Friday 26 December 2014

Van Gaal’s finals a touch of genius

Holland’s stars aligned at last as World Cup glory lies within reach, writes Dion Fanning

Dion Fanning

Published 29/06/2014 | 02:30

Louis Van Gaal: 'If there is no discipline off the pitch, there is none on it.' Photo: Dean Mouhtaropoulos/Getty Images
Louis Van Gaal: 'If there is no discipline off the pitch, there is none on it.' Photo: Dean Mouhtaropoulos/Getty Images

If the Dutch people were able to cope with defeat in the World Cup final four years ago, they might not have been able to come to terms with the manner of it.

In Soccer City in 2010, Holland experienced the strange sensation of losing a World Cup final and receiving no sympathy. They had, of course, lost finals before. If 1978, and especially 1974, confirmed their status as beautiful losers then 2010 was different.

History accompanies Holland but not in the way it accompanies other sides with a World Cup story. They are the only country among this year's favourites who have never won the competition and they were a side that were predicted by many to fail at the group stage. Instead the failures came elsewhere, most notably from Spain.

"We gave our philosophy of football to Spain," one Dutch journalist said last week. "In Salvador, we took it back." On the opening weekend of the World Cup, Louis van Gaal's side surprised the world and signalled the end for the world champions, dismantling them 5-1 and making the world take notice.

The old line about the US Open that "the slums of Chicago are full of first-round leaders" could apply equally at the World Cup. In their second game against Australia, Holland looked vulnerable at the back, as many had predicted, but they came from behind to win.

As Holland prepare for their last 16 game against Mexico in Fortaleza today, they do so with rising expectation. They might have begun the tournament wondering if they would get out of the group but now the Dutch are thinking beyond Mexico, beyond a quarter-final against Costa Rica or Greece and towards a semi-final against Argentina. The Dutch are not alone in swinging wildly from one mood to another but they are good at it.

Unlike 2010, this time they have a coach who not only believes in a certain way of playing but that he is an original thinker, introducing the world to his methods. "He's open to other ideas, but they must understand he won't budge," Frank de Boer once said of Louis van Gaal.

Van Gaal has opened himself to new ideas in this tournament but they have been his ideas. The expansive style of qualification has been altered, 4-3-3 has changed to 5-3-2 and it has led to some criticism that Holland are, once again, betraying their history. De Boer said he would not adopt the style of the national team for Ajax. "I want to play dominant football," he said.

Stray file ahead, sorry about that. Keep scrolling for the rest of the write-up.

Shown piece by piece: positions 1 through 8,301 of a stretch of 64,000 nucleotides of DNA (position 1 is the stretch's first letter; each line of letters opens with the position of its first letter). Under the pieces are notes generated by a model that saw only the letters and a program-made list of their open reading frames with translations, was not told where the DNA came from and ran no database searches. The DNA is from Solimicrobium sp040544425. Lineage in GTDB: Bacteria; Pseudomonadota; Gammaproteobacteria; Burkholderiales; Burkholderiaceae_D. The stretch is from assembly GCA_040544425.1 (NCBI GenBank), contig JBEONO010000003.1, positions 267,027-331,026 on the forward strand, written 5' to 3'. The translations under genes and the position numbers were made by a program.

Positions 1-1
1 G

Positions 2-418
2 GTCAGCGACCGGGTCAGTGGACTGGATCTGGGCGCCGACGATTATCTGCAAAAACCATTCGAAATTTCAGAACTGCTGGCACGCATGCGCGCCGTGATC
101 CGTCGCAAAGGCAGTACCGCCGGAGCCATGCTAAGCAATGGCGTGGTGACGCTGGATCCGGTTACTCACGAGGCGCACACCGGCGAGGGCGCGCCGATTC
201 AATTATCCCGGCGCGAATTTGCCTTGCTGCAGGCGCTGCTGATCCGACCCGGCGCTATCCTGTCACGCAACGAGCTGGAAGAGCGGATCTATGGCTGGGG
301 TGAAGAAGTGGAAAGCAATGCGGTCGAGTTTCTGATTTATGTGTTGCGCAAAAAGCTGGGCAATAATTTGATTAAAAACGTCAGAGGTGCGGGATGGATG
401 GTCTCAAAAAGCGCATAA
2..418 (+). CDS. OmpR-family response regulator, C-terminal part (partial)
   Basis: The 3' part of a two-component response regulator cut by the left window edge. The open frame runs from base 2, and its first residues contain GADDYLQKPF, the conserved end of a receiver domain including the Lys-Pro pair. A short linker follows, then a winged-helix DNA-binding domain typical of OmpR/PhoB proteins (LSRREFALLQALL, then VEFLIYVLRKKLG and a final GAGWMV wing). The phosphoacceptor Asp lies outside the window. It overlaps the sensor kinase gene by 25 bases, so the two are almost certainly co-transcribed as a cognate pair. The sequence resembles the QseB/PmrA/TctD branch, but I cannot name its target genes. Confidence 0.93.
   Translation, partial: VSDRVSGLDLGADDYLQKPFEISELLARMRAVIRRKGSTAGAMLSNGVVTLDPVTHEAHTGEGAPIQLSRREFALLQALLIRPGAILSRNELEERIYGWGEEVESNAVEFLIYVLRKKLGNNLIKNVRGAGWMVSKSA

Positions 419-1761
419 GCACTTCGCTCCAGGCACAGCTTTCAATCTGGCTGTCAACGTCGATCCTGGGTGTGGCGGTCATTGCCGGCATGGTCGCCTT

Van Gaal wants domination another way this time. "I am not interested in what anybody has to say about how we play. The only thing that matters is that you score one more than the opponent. I've said that from the start of this World Cup."

* * * * *

The story of Louis van Gaal's resurrection of the Dutch begins at Lansdowne Road in September 2001. "He never forgot that defeat," Mikos Gouka, a journalist with Dutch newspaper Algemeen Dagblad, said last week. Holland were denied a place in the World Cup by Roy Keane and others on that wild day and Van Gaal always wanted to return and to lead his country to a World Cup.

He learned other lessons from that campaign. He felt he had allowed a complacent attitude to develop among the senior players and when he returned he promised that no player would be guaranteed a place. He implemented this policy with Robin van Persie.

In 2012, Van Persie was just beginning a new career at Manchester United. Netherlands had lost all three games at the European Championships and Bert van Marwijk had resigned. Van Gaal's time began with a friendly against Belgium when Van Persie was left on the bench. At a squad meeting before the game, Van Persie was the only senior player not to contribute, suggesting that he could have difficulties with his new coach. Van Gaal arranged a meeting with Van Persie. It was scheduled to last 10 minutes but it went on for two hours. Van Persie would later tell reporters that he called his wife immediately when he emerged and told her it was the best conversation he'd ever had about football. "So you are first-choice again?" she asked. "No," Van Persie replied. "Second . . . or maybe third."

In fact, Van Persie started the qualifying campaign as first-choice but, more importantly, a bond had been established between the manager and the coach which has endured throughout this tournament and will benefit Manchester United next season.

Van Persie scored in Holland's first game, a 2-0 home win against Turkey which many observers considered fortunate. Turkey had more possession, created chances before and after Van Persie's first-half goal but Luciano Narsingh guaranteed the points in injury time.

Narsingh is not part of the squad in Brazil. Van Gaal used 36 players including five different goalkeepers during the qualifiers. The Dutch also scored 34 goals, with Van Persie contributing 11 as they coasted through the group.

Van Gaal changed things and the young players he had promoted developed quickly. "The difference between the first match and the last match was amazing," Gouka says.

Holland went through the qualifiers in the familiar Dutch style, playing 4-3-3 which had become a national craving since the 2010 World Cup when Mark van Bommel and Nigel de Jong represented a snarling, intimidating presence.

In the summer of 2013, Van Gaal made another change. Wesley Sneijder, whose physical level he was unsure of, was replaced as captain. Van Persie took the armband and Arjen Robben was his deputy. Van Gaal was working things out, making bold decisions and his relationship with Van Persie had echoes of his time at Barcelona when he made Pep Guardiola captain, ignoring the Barcelona tradition, which Guardiola had reminded him of, that the oldest player captains the side. "No, you are the only one I can speak to on my level, you are my captain."